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nick kyrgios has spoken out about how the djokovic situation had been handled — but he now has problems of his own. he's revealed that he's tested positive for covid—i9. he said he was feeling healthy and had no symptoms but with the australian open starting a week from today, his participation must be in doubt. but with the australian open starting a week from today, his participation must be in doubt. kyrgios pulled out of last week's melbourne warm—up event, due to an illness that sparked his asthma and although he tested negative at the time, today he confirmed he had contracted the virus. british number three harriet dart is through to the second round of qualifying for the australian open. she beat federica di sarra in straight sets and next faces alycia parks of the united states, who's ranked 91 places below her. samantha murray sharan is out though, and there'll be five more britons beginning their attempts to make it into the main draw tomorrow. the first of the day's africa cup of nations matches is underway — it's senegal versus zimbabwe in the western city of batoussam and it's goalless so far. senegal are africa's top—ranked team and were runners up to algeria in 2019 but they've been hit by numberous covid cases — among those missing are captain kalidou koulibaly
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and chelsea goalkeeper edouard mendy. even so, they're expected to beat a side ranked 101 places below them — zimbabwe are hoping to avoid a third straight exit at the group stage. zimbabwe are without aston villa midfielder marvelous nakamba for the entire tournament, after he underwent knee surgery, and winger khama billat is absent after his shock retirement. the tiny comoros islands will make their debut at the tournament later — they take on gabon in yaounde. the archipelago is one of football's youngest nations — they onlyjoined fifa in 2005 — but in qualifying for this competition they won a first competitive international away from home in togo and held egypt to a draw, to make the finals. they're in a tough group, which also includes former winners ghana and morocco but comoros defender said bakari believes they deserve their place. ghana and morocco but comoros defender said bakari believes they deserve their place. for us that is not a shock because we know what we can do but we have respect for the other teams because we are new in the competition but we don't come as a new team, we come as a team like other teams, so we believe in our team, we have confidence in our football and we are going to play like every team,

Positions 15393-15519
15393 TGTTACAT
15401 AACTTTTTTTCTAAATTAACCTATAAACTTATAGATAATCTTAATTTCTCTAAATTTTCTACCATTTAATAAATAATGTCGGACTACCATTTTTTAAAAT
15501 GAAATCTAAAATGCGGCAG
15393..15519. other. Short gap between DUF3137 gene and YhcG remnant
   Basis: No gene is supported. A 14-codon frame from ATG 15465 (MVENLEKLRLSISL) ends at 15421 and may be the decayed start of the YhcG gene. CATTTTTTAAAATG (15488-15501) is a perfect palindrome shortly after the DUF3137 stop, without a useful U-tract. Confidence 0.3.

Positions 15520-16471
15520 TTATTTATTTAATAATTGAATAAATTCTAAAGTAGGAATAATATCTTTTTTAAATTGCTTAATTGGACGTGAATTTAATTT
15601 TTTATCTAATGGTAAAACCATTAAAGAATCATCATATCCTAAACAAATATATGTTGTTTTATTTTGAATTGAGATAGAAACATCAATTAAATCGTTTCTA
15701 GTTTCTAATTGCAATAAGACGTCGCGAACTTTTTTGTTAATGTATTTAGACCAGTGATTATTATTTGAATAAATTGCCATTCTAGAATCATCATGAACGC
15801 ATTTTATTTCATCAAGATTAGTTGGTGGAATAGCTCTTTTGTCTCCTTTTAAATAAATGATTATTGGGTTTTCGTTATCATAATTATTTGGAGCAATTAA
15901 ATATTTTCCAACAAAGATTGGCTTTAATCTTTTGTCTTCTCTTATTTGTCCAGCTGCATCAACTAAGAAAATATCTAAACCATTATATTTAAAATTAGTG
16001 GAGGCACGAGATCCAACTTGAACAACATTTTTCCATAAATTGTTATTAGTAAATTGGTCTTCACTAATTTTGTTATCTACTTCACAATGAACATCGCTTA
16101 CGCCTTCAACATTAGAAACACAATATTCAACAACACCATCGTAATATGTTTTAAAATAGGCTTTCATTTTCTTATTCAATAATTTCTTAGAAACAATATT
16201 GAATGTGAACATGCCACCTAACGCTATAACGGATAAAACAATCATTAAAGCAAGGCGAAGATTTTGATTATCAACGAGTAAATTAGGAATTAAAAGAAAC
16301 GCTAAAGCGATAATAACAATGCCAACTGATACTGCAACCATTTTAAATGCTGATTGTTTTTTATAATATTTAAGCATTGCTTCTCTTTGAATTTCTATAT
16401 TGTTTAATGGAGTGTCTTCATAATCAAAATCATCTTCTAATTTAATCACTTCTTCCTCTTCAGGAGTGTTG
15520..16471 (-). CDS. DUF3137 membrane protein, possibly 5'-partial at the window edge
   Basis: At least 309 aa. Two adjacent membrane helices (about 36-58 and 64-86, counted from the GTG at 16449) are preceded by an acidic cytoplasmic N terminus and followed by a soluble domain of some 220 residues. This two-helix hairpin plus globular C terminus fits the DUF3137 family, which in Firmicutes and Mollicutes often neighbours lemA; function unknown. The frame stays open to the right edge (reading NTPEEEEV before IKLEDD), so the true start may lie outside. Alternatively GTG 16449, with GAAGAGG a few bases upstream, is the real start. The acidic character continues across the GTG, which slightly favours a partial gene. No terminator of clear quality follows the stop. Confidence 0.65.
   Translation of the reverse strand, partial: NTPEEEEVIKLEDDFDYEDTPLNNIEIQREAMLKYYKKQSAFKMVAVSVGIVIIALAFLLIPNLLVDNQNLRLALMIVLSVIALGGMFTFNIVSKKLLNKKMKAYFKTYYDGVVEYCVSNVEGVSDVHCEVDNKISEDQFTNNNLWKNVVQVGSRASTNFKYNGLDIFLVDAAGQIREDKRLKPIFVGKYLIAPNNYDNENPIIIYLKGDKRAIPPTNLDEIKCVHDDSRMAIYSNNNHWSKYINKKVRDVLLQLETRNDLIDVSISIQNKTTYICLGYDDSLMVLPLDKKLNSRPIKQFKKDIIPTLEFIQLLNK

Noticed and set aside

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we are going to play to win. five supporters have been arrested for incidents during crystal palace's 2—1 win at millwall in the fa cup on saturday. the fa are investigating after both sets of fans threw flares onto the pitch and a bottle struck the palace midfielder michael olise. cctv images have been sent to the police and one palace fan has been arrested. in addition, one millwall supporter was arrested for alleged discriminatory abuse, two for assaulting stewards, and anotherfor a pitch incursion. millwall have said they will issue life bans for anyone found guilty of discriminatory abuse. that's all the sport for now. you can find more on all those stories on the bbc sport website. we can hear more now of the prime minister borisjohnson's interview about the government's approach to covid in the coming months. he was speaking at a vaccination centre in west london. let's listen to what he had to say. we will continue to use testing as one of our most important lines
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of defence for as long as necessary. the other important line of defence is getting vaccinated. fantastic to be here at boots and i have talked to someone who was getting vaccinated for the first time, it's really important to come forward to get vaccinated. the boosters are going well, we have done 36 million busters, 90% of people over 50. clearly there is an opportunity for people who have not been boosted to come and use those slots and it can make a huge difference. the nhs is still under a lot of pressure, 18,000 people in beds, covid patients in the nhs, it is vital we look after our health and look after the nhs